The magic of stopwatch is that when it is running it timestamps log entries. Each is stamped with the time elapsed since the timer was started. It is great for finding out the time taken throughout a function, without writing a veritable pile of clock and unclock statements, as well as adding temporary variables for them, and the works! But I digress. Here's an example:

function SuperFantasticFunction()
  local int i;

  StopWatch( false );

  log( "Beginning Execution" );
  // ... some code goes here ...
  log( "Initialization Complete" );
  // ... more code ...
  log( "Precomputation Complete" );
  // ... yet more code ...
  log( "Entering Loop" );
  for (i=0;i<5;i++)
    // .. something done in a loop
    log( "Iteration "$(i+1) );

  log( "Loop Completed" );
  // ... some finishing code ...
  log( "Function Completed" );

  StopWatch( true );

Produces something like the following in the log: (except stopwatch actually has a few more digits of precision.)

  ScriptLog: 0.00 ms: Beginning Execution 
  ScriptLog: 0.12 ms: Initialization Complete
  ScriptLog: 0.45 ms: Precomputation Complete
  ScriptLog: 0.76 ms: Entering Loop
  ScriptLog: 1.02 ms: Iteration 1 
  ScriptLog: 1.35 ms: Iteration 2
  ScriptLog: 1.68 ms: Iteration 3
  ScriptLog: 1.92 ms: Iteration 4
  ScriptLog: 2.24 ms: Iteration 5
  ScriptLog: 2.24 ms: Loop Completed
  ScriptLog: 3.16 ms: Function Completed
  Time=3.16 ms

Unroll your loops

Setting up a loop can take extra time (especially if Mychaeel is correct and loop iterations are counted). In some cases, the number of iterations are known, and a loop doesn't need to be used at all:

for (int i = 0; i < 5; i++)
    //Some Code.

can be changed to

//Some Code.
//Some Code.
//Some Code.
//Some Code.
//Some Code.

Dante: What if the engine doesn't count loop iterations but counts every instruction ? Then you might save 3 called instructions with the unrolled loop. Sometimes it looks very ugly, leaving the for(i=0...5) solution the better one.

Sordith: We could second guess how the scripting engine works until we fill up the server's hard drive and not really get anywhere. I think I tested this one (along with all of the techniques I posted), but I can't remember the results. I'll test again later and post some sample numbers. You are correct that sometimes (read most of the time) it looks very ugly, and the time saved during execution may not be worth the time lost when working with the ugly code. I didn't mention that because the questions of what and when to optimize could easily take it's own page.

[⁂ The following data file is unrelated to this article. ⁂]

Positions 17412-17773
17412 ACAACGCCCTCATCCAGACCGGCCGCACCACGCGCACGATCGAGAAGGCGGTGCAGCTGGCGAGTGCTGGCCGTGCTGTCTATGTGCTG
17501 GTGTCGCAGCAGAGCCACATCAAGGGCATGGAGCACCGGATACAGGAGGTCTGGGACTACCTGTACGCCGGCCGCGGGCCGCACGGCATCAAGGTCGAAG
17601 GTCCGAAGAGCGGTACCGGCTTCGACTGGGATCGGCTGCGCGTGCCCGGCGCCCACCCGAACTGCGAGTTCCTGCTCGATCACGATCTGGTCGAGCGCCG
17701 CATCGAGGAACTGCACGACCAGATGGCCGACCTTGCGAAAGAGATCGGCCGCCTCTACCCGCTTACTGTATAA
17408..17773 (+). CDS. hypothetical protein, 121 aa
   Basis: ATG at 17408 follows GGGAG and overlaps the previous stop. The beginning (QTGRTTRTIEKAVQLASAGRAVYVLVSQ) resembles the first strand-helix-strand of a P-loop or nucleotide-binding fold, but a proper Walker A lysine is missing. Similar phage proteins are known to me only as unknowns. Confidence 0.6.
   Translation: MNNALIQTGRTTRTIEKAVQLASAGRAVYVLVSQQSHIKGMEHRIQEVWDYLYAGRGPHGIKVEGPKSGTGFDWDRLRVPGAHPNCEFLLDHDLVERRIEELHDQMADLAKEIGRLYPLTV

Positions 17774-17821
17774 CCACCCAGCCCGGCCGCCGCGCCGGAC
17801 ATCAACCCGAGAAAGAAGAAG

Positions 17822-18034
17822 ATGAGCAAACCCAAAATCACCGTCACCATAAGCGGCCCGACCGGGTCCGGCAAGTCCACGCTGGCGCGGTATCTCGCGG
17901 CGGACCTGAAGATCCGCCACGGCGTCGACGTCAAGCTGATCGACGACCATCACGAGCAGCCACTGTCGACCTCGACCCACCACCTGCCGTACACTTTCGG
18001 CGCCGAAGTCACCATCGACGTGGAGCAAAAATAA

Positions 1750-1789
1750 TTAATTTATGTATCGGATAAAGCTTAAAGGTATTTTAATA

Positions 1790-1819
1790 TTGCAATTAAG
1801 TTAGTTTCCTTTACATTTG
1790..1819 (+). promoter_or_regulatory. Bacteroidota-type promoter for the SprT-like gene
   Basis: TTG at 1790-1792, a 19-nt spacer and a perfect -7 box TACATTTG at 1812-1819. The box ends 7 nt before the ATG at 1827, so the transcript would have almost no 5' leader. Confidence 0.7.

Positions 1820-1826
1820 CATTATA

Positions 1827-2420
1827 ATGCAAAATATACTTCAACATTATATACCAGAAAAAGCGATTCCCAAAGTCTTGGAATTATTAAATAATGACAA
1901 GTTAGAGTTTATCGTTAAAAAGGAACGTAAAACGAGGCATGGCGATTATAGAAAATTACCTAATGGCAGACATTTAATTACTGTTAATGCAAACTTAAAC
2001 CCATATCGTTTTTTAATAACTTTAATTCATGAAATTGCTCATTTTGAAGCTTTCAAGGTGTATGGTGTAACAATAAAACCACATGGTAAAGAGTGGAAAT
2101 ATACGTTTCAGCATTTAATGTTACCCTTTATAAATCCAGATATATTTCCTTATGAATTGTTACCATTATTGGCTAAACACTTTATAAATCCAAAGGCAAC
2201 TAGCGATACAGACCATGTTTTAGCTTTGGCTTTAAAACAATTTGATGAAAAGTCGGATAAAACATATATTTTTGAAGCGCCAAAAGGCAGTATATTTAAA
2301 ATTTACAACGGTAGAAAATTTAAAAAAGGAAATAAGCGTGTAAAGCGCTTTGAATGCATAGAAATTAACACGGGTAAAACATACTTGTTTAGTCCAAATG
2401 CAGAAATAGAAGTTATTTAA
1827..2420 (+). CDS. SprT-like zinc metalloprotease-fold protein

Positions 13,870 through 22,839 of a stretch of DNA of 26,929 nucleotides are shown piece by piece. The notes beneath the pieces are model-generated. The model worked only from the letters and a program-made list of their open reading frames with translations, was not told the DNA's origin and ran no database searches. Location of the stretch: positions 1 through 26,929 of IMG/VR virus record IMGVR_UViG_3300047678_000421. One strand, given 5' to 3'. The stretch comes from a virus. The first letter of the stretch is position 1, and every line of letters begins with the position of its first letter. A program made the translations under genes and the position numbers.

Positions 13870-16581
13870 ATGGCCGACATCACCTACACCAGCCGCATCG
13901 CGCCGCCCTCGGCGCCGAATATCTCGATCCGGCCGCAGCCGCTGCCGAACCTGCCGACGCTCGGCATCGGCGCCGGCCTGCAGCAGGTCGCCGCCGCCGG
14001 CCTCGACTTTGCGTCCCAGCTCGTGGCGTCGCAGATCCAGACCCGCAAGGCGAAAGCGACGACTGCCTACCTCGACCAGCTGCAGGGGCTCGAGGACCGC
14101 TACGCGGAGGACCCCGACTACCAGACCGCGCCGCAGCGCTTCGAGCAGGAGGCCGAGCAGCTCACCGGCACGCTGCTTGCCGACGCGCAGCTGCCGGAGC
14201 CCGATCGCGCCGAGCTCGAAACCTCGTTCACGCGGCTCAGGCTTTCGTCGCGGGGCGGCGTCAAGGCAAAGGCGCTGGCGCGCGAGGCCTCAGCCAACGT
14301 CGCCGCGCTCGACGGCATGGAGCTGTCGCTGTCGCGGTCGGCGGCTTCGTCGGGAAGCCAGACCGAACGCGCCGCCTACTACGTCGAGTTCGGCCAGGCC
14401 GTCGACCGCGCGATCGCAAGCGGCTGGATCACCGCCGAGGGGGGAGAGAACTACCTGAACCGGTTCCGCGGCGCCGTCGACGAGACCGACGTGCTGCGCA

Refine your algorithms

Different operations take different amounts of time. Generally speaking, addition, subtraction, assignment, and shifting take small amounts time. Multiplication takes a slightly longer time, while division takes the most time. Using floating point numbers also increases execution time. Integer multiplication and division by powers of 2 can be converted into shifts. Division by a floating point number can be converted into multiplication by a floating point number (x/0.5 == x * (1/0.5)).

Sordith: Don't like the way this one reads, but can't seem to spit it out more clearly.

Mychaeel: I don't believe UnrealScript's compiler optimizes constant subexpressions, so "1/0.5" does probably involve a division at run time. Also, while you're technically right of course, I don't believe that this technique has noticable impact on the execution speed of UnrealScript code – you have to assume that UnrealScript byte code is executed at least one order of magnitude slower than native code, and on top of that every operation in an expression translates to a function call with all of its overhead anyway (instead of being resolved to an inline operation).

Sordith: This is true. Optimising outside of a loop will rarely have noticable results. These techniques should be used where working with a large number of objects, or when doing calculations every frame, and probably not even then unless you need the extra time.

I was thinking more along the lines of:

local float mult = 1/0.5;
for (int i = 0; i < 1000; i++)
    a *= mult;
    b *= mult;
    c *= mult;

also, if you want to divide by a constant number, you can change it to multiplication by a constant number without the overhead of the first division or the temp variable.

Be careful with temporary variables

If you add a local variable to a function, that variable will be created when that function is call, even if the variable isn't used. With a normal int or float that isn't much of a problem, but if the variable is another class, every variable inside that class will also be created (and initialized?).

Wormbo: Actually all variables (class variables and local ones) are initialized with their corresponding null value, which is None for all object and class variables. (They are just references anyway.) It's probably more important to keep track of the structs and static arrays since all their elements are actually created. (and again initialized with null values) This is the reason why you can declare recursive structs but can't actually use them.
Anyway, the compiler will warn you about any unused local variable it finds.